I spent about 20 minutes yesterday chatting with a East Bay Parks volunteer cop at Mission Peak, one of a few who carry police radios, report crimes to the real cops and try to keep fools from ruining the hillsides by taking shortcuts.
Among the things I learned:
Popularity of hiking Mission Peak has exploded in recent years. The volunteer guy did a count one weekend morning recently and noted more than 600 people were on the hill. Break-ins at the Mission Peak parking lot have tailed off because volunteers have stepped up their patrols. However: The break-ins have merely moved to the side streets where most people have to park because the main lot is way too small. Bottom line: don’t assume your valuables are safe in your car, and never leave them in view unless you want them stolen. Lots of beginners with no concept of outdoor stewardship are just charging up the hill, ignoring the “stay on trail” signs and making all the shortcut areas wider, uglier and, of course, more prone to erosion when the winter rains hit.
I was mostly interested in taking pretty pictures and it didn’t occur to me somebody oughta write about the mess at Mission Peak till I was done hiking. But if you head up there, you’ll see the damage straight away. All the signs are being actively ignored, and the “use trails” are as wide as the main trail in a disturbing number of places.
Most of this has happened in the past nine months. I hiked Mission Peak at least once or twice a week in the spring of 2005 and saw none of this; I hiked it less last year but I have no memory of it being so notable. I was starting to notice it this spring, but I took the summer off to avoid the heat. Yesterday was my first visit in months and I was appalled.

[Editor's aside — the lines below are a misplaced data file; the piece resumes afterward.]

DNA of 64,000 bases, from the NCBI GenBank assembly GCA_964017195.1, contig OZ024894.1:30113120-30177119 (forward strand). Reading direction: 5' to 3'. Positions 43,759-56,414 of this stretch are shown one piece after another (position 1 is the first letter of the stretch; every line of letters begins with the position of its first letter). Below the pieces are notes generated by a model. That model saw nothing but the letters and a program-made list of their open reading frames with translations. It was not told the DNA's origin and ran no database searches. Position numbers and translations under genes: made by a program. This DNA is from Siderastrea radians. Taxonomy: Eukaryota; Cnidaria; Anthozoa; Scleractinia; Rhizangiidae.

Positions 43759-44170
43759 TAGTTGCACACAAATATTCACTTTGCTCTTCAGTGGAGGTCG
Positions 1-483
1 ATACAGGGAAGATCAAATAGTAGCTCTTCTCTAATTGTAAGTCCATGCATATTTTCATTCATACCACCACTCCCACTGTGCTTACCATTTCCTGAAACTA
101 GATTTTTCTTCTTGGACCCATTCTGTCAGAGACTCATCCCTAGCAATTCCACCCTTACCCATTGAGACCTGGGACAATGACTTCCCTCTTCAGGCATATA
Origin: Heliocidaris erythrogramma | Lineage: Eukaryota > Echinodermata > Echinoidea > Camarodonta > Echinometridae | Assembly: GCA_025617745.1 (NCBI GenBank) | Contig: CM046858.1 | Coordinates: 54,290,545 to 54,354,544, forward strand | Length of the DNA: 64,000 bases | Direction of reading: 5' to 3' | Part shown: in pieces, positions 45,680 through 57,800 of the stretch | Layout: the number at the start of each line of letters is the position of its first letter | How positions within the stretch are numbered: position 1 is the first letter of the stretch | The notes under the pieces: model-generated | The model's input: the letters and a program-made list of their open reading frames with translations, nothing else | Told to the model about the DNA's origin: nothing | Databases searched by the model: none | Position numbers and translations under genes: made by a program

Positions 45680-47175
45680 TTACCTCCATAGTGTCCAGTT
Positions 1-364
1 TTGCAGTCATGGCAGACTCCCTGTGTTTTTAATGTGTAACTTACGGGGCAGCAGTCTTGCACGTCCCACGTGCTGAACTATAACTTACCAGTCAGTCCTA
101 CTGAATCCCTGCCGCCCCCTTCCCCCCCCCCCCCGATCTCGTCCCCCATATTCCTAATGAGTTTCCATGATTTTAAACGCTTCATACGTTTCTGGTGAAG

The volunteer guy told me an amusing story: an elementary school brought two classes of kids to the peak. He was heading up the hill on his mountain bike when he came upon a mile-long path of litter that eventually led him to the kids, and then their teachers, who were leading the way and apparently hadn’t looked backward in awhile. He stopped the teachers and said, “hey, your kids need to pick up all their trash.”
One of the teachers called out to the kids, “hey, we need to clean this up or this cop’s going to send me to jail.”
The volunteer guy was dubious: “I didn’t think they should give their kids the option of sending their teachers to jail.” Turned out there were no Bart Simpson-caliber brats among the youngsters, who never made it to the summit because they spent the rest of their outing cleaning up after themselves.
Guess that’s what they mean by “teachable moment,” eh?
OK, enough ragging on unsightly things, let’s look at some sightly ones. A weather system was moving in, which meant excellent clouds and lots of sky candy. The highlights:
The guy on the right is the volunteer park district cop. He was quite chatty (must’ve been a traveling salesman in a previous life). The folks on the left are passing hikers who stopped to chat. They’re former Arizonans who regaled me with tales of squeezing through slot canyons.
At the summit, the view of the Diablo Range to the east was wonderful.
Yes, it’s my 900th posting of the Summit Post.
Can’t believe I never noticed these rocks in all my previous trips up here.
My timing was perfect for taking a dead-tree pic. The sun hit this snag at just the right angle — complemented by nice cloud formations.
Like I said, a great day for clouds.
These holes in the rock along the Horse Heaven Trail apparently were created by the original inhabitants of this area to grind nuts and other things.
The peak looks pretty good from here.
You can see a bit of fall color in those leaves if you look real closely.